She said too many women have bought into the notion they need to "bring home the bacon, fry it up in a pan, and never let their man forget he's their man," to paraphrase the song used in the 1980s commercial for Enjoli, "the 8-hour perfume."
"There are times I ruminate on why I'm not the kind of mom that can stay home and make homemade hummus with organically grown crinkle cut cucumbers, then I stop thinking about that because there is laundry to be done, hugs to give, dinner to cook, homework to check and inevitably something to pull out of the dog's mouth," she wrote.
"Homemade hummus or not, the boys know they can always count on me and their dad, and their extended family, and that is my version of 'having it all.'"
'It is hardly ever perfect'
"I used to be ashamed of the number of before- and after-care providers I employed," wrote Rebecca Giannelli, a mother of three and a registration coordinator for a large physician group in Illinois. Her husband has a job in the local public works department.
They have three children, ages 2, 4 and 9. The traditional male and female roles are "out the window" in her house, she said. Her husband picks up the kids in the afternoon, gives them a snack, cleans up, starts the laundry and gets dinner going. They share homework and bath time. She schedules medical appointments, pays the bills and organizes the birthday parties.
Though it often feels like they're getting through the day "by the skin of our teeth," she said she looks to her children for guidance.
"They are brave and resilient and go with the flow," she wrote. "You will not find a high maintenance child at my address. Food? Check. Semi-dry clothes? Check. A brother or sister to play with or annoy? They are happy."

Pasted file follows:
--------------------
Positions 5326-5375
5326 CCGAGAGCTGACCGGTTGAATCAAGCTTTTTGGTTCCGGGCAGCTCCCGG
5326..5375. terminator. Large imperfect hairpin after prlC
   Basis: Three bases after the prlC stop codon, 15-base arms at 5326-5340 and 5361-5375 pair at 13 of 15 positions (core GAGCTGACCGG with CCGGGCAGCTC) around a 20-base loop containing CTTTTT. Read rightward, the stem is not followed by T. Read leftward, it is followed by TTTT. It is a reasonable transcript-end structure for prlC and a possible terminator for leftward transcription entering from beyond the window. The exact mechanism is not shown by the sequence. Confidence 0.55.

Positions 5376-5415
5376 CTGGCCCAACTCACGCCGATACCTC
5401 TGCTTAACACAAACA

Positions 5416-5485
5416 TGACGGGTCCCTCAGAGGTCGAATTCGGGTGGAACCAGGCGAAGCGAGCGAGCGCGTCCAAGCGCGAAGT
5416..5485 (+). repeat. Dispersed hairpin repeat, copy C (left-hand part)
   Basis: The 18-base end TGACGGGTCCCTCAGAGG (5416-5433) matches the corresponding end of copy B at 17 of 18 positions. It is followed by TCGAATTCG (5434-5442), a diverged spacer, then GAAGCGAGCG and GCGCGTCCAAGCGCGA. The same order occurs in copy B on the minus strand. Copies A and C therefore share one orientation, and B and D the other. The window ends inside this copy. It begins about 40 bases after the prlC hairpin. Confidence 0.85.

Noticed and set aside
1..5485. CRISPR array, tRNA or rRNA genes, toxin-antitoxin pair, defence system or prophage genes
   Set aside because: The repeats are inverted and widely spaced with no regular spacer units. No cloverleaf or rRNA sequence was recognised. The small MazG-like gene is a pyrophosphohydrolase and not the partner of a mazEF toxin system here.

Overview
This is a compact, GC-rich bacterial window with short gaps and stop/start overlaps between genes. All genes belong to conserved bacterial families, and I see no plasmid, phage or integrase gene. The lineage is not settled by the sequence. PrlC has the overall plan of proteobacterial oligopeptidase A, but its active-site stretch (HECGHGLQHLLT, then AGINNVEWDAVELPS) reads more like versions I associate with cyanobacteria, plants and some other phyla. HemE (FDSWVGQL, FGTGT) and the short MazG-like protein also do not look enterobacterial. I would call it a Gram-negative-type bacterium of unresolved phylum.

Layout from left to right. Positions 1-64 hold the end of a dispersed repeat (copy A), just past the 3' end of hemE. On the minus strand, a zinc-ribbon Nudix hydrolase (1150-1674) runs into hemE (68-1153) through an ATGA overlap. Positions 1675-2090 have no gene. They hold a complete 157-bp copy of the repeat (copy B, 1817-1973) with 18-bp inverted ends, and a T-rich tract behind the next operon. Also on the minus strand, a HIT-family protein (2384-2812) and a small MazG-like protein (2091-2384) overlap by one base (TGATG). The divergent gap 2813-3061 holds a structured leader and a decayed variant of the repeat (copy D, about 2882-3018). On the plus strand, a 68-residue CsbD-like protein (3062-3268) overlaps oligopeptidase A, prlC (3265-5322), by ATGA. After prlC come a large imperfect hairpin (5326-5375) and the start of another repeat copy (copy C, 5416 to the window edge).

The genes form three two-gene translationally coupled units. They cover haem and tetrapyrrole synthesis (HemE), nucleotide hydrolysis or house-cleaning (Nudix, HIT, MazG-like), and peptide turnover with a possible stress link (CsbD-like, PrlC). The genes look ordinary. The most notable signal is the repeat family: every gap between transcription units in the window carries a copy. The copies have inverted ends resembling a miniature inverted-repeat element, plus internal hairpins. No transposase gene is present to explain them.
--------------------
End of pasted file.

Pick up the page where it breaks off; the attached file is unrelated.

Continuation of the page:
'I choose sanity'
Web developer Janice Gervais wasn't expecting to actually want to stay home with her two daughters.
But that's not an option. The family needs her steady paycheck and the health insurance that comes with it. The kids are in day care most of the week.
At work, she said, "leaning in" to bigger opportunities -- as Facebook's Sandberg advises women -- doesn't feel realistic, either.
"I just don't have the mental ability to put in 10 hours of work a day and additional work on the weekends, which seems to be the unspoken requirement ... in order to receive promotions in a typical work environment, and then coming home and cook dinner, clean up, and give my children my 100 percent attention."
She said she gets through each day by "choosing sanity" and not comparing herself to other families.
"My house is a war zone and guests know to call before they come over. Pursuing a higher career is on hold so the spare time I do get is spent with my kids. Their clothes are stained, their hair is a mess, their outfits don't match, but my sanity is still mostly intact. I just feel fortunate that I have the things I have, because so many others have far less."
'Stop second guessing'
Jennifer Reilly left a job as a senior executive with the New York Yankees to spend more time with her family. It was her dream job, but she was often gone from 8 a.m. to 10:30 p.m., working seven days a week. Her children were in seventh and 10th grades at the time.
Her lawyer husband had scaled back his practice to be at home for the kids after school. When she left the Yankees, they swapped; she started her own consulting business, he went back to a law firm. She plans to return to a more demanding job when her youngest leaves for college in a couple of years.
"The biggest mistake women make -- those that choose to stay at home and those that work and have others help with their kids -- is they think too much! Stop second guessing and move on with the decision you have made. ... I have dear friends that are literally running the world, and others that have been home for 20 plus years -- thank goodness you had the choices you had!"